“Why would you want to go THERE?” ask two stewardesses on my flight from Sydney to Melbourne, when I question them about transportation to Geelong, the gateway city for my next destination, the Great Ocean Road.
“To scatter my daughter’s ashes,” I gush out, in tears, overwhelmed by the first bit of interest anyone has shown in me since I got to Australia. I’m also a little terrified, having no plan for getting from the Melbourne airport to Geelong to the tiny town of Torquay where I have booked a room. This is not how I like to do things, not knowing what’s next.
From the airplane to the Melbourne shuttle, two train rides, two buses, and long walks dragging my rolling luggage behind, I am making my way, inch by inch, with direction-seeking and extended waits between each step. It takes all day to get from Sydney to the remote town of Torquay on Australia’s southeast coast. This second part of my journey is filled with questions no one back home could answer. Marika’s friend Carla would only tell me the Great Ocean Road must be discovered for oneself.
The first I’d ever heard of the Great Ocean Road was in April 2010 when, in the middle of her trip, Marika had phoned. Overjoyed to hear her voice, I was caught off guard. I thought she was homesick. I should have known better. She was calling to ask for extra money. To rent a car for a trip along the Great Ocean Road. It was “what everyone does on holiday from Melbourne.” I told her, No. So she and Carla took a bus.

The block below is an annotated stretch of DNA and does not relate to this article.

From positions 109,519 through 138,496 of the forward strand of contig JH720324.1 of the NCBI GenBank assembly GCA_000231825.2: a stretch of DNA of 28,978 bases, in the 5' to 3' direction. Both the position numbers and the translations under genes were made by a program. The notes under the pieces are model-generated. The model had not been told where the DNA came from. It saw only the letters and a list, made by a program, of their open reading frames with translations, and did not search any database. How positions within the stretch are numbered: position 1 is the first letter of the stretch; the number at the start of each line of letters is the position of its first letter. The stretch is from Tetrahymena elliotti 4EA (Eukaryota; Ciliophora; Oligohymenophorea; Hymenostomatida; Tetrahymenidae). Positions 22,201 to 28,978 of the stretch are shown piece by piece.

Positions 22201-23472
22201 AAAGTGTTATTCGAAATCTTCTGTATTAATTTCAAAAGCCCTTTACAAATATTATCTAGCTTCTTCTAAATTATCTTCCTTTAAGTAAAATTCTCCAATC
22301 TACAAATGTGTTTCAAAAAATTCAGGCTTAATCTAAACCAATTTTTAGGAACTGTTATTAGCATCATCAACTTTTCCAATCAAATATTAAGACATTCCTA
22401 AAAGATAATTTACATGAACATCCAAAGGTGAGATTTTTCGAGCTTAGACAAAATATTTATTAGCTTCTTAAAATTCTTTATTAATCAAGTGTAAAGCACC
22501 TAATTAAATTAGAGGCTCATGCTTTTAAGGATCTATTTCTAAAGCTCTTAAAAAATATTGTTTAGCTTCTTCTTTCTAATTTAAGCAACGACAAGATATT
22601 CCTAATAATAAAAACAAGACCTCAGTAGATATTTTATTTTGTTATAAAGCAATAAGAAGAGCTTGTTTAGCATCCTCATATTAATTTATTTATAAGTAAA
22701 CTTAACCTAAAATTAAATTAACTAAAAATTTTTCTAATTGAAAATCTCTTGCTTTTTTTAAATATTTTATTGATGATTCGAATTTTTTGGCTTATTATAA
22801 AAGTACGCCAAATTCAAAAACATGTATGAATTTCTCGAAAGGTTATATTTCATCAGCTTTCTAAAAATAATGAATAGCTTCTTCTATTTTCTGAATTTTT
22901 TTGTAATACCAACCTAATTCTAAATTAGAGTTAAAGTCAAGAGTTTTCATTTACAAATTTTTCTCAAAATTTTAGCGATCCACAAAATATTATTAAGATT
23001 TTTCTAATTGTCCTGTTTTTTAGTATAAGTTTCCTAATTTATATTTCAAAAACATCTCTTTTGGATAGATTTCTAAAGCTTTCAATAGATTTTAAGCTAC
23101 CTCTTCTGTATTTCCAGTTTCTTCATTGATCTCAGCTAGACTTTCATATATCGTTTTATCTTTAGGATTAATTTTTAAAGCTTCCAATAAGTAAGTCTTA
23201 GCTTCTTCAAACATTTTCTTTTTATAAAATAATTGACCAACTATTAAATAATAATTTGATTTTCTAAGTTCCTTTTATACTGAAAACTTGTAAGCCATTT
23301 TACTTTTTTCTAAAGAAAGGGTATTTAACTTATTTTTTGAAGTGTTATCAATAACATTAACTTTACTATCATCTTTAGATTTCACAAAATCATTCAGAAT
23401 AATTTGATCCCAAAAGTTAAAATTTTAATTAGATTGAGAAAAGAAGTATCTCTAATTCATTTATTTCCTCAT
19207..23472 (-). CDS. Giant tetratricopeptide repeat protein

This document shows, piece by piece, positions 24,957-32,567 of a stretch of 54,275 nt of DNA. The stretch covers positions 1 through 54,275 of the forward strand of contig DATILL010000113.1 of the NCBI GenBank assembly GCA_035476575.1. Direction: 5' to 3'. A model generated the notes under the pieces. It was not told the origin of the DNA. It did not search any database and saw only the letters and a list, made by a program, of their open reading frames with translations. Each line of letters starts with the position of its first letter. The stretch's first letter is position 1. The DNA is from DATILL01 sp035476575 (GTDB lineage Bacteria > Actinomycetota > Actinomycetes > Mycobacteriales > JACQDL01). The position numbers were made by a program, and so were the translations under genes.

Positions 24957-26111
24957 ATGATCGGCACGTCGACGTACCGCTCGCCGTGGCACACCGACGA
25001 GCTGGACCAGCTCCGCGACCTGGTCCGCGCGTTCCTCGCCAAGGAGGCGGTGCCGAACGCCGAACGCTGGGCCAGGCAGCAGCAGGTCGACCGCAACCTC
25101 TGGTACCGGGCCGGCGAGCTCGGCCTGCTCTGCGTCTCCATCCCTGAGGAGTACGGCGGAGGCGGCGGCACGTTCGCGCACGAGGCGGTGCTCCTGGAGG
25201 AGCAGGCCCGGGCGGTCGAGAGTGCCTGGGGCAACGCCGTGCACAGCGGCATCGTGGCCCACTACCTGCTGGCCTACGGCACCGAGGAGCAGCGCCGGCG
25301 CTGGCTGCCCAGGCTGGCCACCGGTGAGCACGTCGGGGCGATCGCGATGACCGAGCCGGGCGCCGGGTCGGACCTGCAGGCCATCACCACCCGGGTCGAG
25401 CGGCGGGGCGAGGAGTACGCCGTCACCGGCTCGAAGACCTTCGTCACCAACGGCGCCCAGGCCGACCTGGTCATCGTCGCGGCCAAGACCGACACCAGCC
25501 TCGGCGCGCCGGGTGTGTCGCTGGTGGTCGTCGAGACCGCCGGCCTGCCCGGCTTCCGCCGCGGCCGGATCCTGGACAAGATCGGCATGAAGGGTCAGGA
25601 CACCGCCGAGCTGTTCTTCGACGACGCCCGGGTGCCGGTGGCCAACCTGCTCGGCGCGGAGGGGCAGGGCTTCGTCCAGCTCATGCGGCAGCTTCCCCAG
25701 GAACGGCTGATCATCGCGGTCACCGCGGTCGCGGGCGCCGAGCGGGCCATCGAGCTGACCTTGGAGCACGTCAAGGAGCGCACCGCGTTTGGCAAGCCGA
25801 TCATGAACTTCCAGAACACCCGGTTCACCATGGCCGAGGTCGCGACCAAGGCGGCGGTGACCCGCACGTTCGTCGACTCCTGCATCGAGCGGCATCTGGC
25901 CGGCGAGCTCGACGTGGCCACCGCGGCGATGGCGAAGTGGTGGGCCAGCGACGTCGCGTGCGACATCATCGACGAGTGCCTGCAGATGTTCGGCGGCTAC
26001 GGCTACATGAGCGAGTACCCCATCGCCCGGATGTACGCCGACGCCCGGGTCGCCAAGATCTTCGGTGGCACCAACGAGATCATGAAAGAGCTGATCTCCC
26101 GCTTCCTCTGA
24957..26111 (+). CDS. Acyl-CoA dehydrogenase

Now here I am, two years after Marika’s trip, on a V-Line regional public bus, racing along a two-lane winding road that hugs a corner of Australia’s dramatic southeastern shoreline. The road ties together one hundred fifty miles of remote coastal towns and popular resorts. Prime surfing territory. I can’t take my eyes off the teasing blue sea which one minute seems ahead of me, just beyond a stretch of beach, then disappears and is suddenly smack below as we speed along atop high cliffs. We wind by rocky gorges, rolling foothills, secluded bays, and shipwreck coasts with towering limestone formations. Built as a memorial to the fallen soldiers of World War I by the returning soldiers, and later the jobless of the Great Depression, the Great Ocean Road is one of Australia’s National Heritage Sites. Tour buses from Melbourne regularly run its length, stopping at the most dramatic spots, the stunning seascapes in Marika’s photos.